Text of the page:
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The Air Force and Northrop Grumman commemorated the B-2's 30th birthday on Aug. 20 in Palmdale, Calif. Staff photo by Brian Everstine.

PALMDALE, Calif.—The Air Force and Northrop Grumman officially marked the 30th birthday of the B-2 on Aug. 20, celebrating a bomber that has revolutionized US nuclear deterrence at a time when they are overhauling the aircraft’s defensive systems and laying the groundwork for its successor.

The B-2 will hold the line as the Air Force’s low-observable bomber until Northrop’s B-21 bomber becomes available.

“We have deterred our adversaries,” Janis Pamiljans, the president of Northrop’s aerospace systems sector, said during a ceremony here. “We know this business, we know how to bring stealth and (low observable technology).”

In July 1989, the first B-2 rolled out onto the same Palmdale flight line where the ceremony was held. Since then, it has flown in major US conflicts from Kosovo to Afghanistan, Iraq, and Libya, while evolving with new technology, weapons carriages, and maintenance techniques.

“Sustainment and modernization remain an important aspect of the B-2,” Eighth Air Force Commander Maj. Gen. James Dawkins said during the ceremony. “We will continue to engage with Northrop Grumman to have this airplane in the future.”

The aircraft currently has a mission capable rate of about 61 percent—a high-water mark for a fleet that, at any given time, has 10 percent of its overall airframes in depot maintenance in Palmdale, according to Northrop.

Northrop’s main focus for the B-2 fleet is evolving its programmed depot maintenance and coupling that in-depth, yearlong sustainment work with new platform upgrades. For example, one B-2—dubbed the “Spirit of Pennsylvania”—will be the first Spirit outfitted with the Defensive Management System while it is currently undergoing regular maintenance in Palmdale. DMS is the aircraft’s first major modernization in the past 30 years, Pamiljans said.

The upgrade includes a digital system to detect threats based on their electronic signatures, new antennas, modern display units that find enemy threat radars, and associated software components aimed at improving B-2 survivability, according to the Pentagon’s Department of Operational Test and Evaluation. Dawkins said the program is fully funded and that the Air Force is monitoring its overall progress.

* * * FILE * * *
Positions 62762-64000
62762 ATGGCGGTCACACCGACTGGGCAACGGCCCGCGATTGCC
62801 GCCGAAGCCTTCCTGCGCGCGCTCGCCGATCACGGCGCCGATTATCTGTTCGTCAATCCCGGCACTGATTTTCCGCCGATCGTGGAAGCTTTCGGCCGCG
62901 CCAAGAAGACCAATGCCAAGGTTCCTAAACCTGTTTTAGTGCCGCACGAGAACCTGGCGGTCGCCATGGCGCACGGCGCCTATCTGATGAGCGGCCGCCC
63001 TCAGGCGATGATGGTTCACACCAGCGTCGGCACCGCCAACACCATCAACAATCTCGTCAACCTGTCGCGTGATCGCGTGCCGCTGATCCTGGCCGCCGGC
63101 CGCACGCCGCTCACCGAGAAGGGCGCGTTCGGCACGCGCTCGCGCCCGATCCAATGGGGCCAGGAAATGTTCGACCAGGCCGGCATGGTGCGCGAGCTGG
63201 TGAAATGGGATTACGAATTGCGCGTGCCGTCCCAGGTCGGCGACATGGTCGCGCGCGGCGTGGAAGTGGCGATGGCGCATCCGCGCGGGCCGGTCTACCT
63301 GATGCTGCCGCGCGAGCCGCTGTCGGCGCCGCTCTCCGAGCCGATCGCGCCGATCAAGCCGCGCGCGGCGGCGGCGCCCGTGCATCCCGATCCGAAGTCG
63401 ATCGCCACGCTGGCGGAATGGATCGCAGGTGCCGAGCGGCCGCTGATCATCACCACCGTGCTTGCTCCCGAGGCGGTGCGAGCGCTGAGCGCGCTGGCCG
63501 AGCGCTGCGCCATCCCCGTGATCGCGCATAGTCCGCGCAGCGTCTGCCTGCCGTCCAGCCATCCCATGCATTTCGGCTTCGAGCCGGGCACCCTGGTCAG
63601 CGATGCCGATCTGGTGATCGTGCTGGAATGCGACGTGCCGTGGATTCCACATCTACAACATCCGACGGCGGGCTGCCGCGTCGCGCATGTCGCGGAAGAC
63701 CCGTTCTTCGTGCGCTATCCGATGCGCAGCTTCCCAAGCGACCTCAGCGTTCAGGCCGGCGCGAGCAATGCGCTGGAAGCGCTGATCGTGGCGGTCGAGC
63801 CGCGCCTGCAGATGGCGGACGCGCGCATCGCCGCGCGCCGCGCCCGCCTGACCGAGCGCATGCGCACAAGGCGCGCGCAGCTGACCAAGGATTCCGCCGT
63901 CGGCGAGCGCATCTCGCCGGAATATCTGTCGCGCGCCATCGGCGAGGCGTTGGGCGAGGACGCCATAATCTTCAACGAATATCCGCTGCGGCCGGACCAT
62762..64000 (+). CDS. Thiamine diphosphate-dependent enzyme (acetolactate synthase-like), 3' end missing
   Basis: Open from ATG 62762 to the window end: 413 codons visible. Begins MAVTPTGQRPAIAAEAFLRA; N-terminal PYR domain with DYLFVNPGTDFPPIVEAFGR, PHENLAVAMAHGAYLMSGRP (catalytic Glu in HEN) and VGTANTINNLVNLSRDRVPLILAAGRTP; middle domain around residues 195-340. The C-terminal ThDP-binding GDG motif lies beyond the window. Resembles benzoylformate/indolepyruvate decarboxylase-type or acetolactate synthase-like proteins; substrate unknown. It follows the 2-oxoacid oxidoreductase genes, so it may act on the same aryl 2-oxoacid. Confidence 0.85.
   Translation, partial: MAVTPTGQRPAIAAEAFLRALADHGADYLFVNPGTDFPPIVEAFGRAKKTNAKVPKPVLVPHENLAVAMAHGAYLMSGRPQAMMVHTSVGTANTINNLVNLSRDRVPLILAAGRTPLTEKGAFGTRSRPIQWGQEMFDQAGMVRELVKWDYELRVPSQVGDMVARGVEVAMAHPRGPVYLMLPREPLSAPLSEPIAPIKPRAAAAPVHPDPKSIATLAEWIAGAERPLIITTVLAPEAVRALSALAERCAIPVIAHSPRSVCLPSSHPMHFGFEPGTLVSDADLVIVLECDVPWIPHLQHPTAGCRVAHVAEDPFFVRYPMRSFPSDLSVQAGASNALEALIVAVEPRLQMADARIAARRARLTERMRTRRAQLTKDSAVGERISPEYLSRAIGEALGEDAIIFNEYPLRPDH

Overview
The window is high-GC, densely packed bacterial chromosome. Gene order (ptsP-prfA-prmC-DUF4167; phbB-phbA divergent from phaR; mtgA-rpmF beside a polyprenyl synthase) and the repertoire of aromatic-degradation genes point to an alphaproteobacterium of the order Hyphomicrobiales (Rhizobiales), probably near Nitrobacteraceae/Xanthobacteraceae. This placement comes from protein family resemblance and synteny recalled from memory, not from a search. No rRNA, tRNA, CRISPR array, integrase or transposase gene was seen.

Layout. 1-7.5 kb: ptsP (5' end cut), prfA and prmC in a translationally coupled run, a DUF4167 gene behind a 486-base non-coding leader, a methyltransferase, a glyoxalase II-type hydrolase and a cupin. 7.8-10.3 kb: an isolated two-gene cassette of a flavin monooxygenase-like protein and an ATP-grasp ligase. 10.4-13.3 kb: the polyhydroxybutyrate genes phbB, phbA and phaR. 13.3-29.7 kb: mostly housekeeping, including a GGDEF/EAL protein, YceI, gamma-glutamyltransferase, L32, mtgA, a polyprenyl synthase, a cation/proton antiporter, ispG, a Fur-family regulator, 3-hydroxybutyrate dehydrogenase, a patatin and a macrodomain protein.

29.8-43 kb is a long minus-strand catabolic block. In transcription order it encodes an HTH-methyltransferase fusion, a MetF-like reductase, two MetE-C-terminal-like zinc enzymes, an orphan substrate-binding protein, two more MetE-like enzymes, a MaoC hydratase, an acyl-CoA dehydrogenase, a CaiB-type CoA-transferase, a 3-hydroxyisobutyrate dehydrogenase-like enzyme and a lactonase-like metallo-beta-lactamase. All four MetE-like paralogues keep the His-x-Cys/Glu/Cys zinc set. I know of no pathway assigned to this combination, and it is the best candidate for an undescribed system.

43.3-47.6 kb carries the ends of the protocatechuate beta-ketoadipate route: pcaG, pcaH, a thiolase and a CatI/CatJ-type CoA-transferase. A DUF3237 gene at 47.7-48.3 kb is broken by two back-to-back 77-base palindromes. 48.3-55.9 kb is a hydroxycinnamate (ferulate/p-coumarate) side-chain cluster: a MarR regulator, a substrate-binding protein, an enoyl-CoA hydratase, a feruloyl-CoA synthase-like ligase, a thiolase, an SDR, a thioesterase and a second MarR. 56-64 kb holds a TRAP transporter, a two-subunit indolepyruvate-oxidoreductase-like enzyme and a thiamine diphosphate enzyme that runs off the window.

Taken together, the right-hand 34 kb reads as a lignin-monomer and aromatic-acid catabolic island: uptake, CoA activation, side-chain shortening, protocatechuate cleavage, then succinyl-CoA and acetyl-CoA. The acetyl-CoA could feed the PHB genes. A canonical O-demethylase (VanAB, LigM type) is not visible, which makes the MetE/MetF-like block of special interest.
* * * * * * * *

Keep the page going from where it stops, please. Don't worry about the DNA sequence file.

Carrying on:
Inside Defense reported in June the service was rebaselining the $3 billion DMS effort as it tries to overhaul its software development approach. The program’s delivery is expected to slip by six to eight months because Northrop is shifting to agile development.

Will Roper, the Air Force’s assistant secretary for acquisition, technology, and logistics, told Congress in March that the service is spending $1.5 billion within five years to make sure the bomber “can continue to counter sophisticated air defense networks.” The Air Force has added capabilities since the program initially began, making it “better because of the criticality of the platform,” Roper said.

Richard Sullivan, the vice president and B-2 program manager at Northrop Grumman, said DMS involves the most software and hardware changes since the program went through its major engineering development phase.

Northrop is currently contracted to install DMS on three airplanes, but Sullivan said there isn’t a set date by which the company needs to reach initial operational capability because a full production contract is still in the works.

The Spirit of Pennsylvania will return to the Air Force with the DMS capability in three weeks. The plane is the next test aircraft for Edwards AFB, Calif., where it will fly for nine years.

Northrop is working to speed up heavy maintenance by shaving days off certain processes that can amount to larger time and cost savings. The company accelerated its low-observable repairs, during which the B-2’s stealth coating is completely repainted. Northrop removes parts from each aircraft that comes in for evaluation and repair, and some components are “cannibalized” for other aircraft that are preparing to leave the depot so the planes can move through faster.

Two B-2s are undergoing PDM in the Palmdale facility at any given time, staggered so one comes and leaves every six months. Northrop wants to keep this schedule running on time, because just two B-2s is still 10 percent of the overall B-2 fleet.

Spending 10 years maintaining 20 aircraft isn’t fast enough for the Air Force, Sullivan said.

While the B-2 is celebrating its 30th anniversary, the fleet still has a lot of life left. On average, each aircraft has about 6,000 to 7,000 remaining flight hours, well short of the overall projected 30,000-hour lifespan.

Still, the Air Force plans to retire the fleet starting in the late 2020s as it brings on the next-generation B-21. The Air Force expects some overlap in the operational life of the B-2 and B-21 during a “transition phase,” Dawkins said, but the service has no plans to keep the B-2 around past the 2030s.